There are essentially two types of computers in American police cars: removable laptops and fixed onboard computers that aren’t meant to be removed unless they need to be repaired or replaced.
What makes one computer for a police car better than another? Proponents of ruggedized notebook systems say they offer versatility and portability. Proponents of permanently mounted systems say they offer better value and fewer problems in the rough-and-tumble world of law enforcement.
In May we reviewed a notebook; this month we’re going to look at a fixed mounted solution from JLT Mobile Computers for the car.
Our test machine, the 1205-PS, is a well-designed, one-piece unit measuring about 12 inches by 9 inches by 2.25 inches. It was the one-piece design that piqued my curiosity about this little-known patrol car computer.
What I discovered was a single unit, precision milled, out of solid aluminum and sealed from moisture, spills, and dust. I also found it meets or exceeds the government’s military specifications known as MIL-STD-810E.
What’s MIL-STD-810E? Let’s just say it’s one of those certifications you’ll want to insist on when buying equipment bound for a police car. Although equipment with military spec certification is more expensive, it also survives the day-to-day punishment inflicted not only by environmental factors but also from user abuse. With our equipment budgets shrinking this is an important factor to consider.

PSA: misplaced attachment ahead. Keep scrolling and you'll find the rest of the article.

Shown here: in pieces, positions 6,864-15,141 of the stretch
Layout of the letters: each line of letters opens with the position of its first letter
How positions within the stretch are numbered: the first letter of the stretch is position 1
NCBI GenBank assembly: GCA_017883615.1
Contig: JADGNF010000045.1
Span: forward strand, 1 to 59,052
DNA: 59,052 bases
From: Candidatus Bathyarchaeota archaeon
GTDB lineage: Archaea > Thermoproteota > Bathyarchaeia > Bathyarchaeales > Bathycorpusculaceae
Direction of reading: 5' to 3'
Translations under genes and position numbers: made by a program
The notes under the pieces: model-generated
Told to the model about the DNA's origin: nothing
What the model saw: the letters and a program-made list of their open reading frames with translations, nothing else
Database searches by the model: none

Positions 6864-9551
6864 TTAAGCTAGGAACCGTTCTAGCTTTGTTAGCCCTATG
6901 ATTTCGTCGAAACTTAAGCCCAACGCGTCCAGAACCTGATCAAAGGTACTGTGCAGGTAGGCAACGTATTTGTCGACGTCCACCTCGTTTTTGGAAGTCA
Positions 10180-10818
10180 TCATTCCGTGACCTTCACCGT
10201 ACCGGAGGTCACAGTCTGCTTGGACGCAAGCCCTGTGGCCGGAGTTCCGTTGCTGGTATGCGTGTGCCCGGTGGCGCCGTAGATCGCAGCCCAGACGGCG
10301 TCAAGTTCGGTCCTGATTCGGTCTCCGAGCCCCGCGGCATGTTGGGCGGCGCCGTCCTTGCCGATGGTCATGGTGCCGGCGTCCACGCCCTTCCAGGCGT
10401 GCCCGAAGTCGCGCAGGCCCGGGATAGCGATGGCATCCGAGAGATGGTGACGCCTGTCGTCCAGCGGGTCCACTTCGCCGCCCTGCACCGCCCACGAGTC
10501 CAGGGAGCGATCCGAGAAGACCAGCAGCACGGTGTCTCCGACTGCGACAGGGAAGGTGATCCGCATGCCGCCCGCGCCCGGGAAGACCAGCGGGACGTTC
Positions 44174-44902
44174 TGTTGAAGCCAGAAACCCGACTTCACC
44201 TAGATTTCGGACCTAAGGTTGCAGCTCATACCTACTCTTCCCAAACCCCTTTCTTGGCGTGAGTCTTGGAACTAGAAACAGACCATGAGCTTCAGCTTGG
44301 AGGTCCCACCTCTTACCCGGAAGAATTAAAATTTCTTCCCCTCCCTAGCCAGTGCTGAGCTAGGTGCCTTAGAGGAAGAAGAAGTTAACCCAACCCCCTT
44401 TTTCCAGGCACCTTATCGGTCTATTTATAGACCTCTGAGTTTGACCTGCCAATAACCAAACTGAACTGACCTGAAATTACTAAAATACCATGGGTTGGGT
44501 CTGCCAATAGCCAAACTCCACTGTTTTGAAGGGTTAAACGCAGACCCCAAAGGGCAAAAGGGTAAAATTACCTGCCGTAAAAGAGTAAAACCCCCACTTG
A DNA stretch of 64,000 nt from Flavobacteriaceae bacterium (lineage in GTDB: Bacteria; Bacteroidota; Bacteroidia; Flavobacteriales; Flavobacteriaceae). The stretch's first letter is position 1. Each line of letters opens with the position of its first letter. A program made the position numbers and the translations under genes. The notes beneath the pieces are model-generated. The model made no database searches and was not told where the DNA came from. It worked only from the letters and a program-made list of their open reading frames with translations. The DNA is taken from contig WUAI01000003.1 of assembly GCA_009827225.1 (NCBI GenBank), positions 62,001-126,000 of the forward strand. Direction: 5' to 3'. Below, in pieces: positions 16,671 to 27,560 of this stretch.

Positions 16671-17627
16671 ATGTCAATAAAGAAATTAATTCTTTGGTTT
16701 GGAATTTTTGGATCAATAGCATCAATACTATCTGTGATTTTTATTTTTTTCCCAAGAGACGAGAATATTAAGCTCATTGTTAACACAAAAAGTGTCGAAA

Another feature making the 1205-PS even more practical is its powerful 1000 NIT+ display, which is easily read in direct sunlight and at angles up to 120 degrees. Combined with its touch screen, both the driver and passenger can effortlessly manipulate applications by touching the screen and reacting to prompts.
The screen works so well there’s no need to purchase a separate display panel and mounting system. This is unfortunately not the case with many notebooks whose display screens are difficult, if not impossible, to decipher in direct sunlight. Sadly, many manufacturers fail to mention this fact but are quick to offer daylight readable screens for an additional fee.
For nighttime usage, you’ll find a large screen intensity knob on the right side of the case. Rotating it slowly dims the display from full intensity all the way down to black, thus reducing the silhouette effect produced by the lighting source. For emergencies or when the suspect hooked up in the back seat keeps snooping over your shoulder, pressing inward on the knob instantly blanks the entire display.
Knowing police agencies rarely meet the one-size-fits-all standard, JLT Mobile Computers provides quite a few variations in its ruggedized PC offerings. They range from the flagship model with the 1.4 GHz Pentium M processor and 12-inch SVGA (800x600) or XGA (1024 x 768) screen to models with smaller screens and slower processor. The fact is once you analyze your operational needs, you may not need the extra processing power, so why should you be forced to purchase it? As always, such options may increase or, in some cases, decrease your actual costs.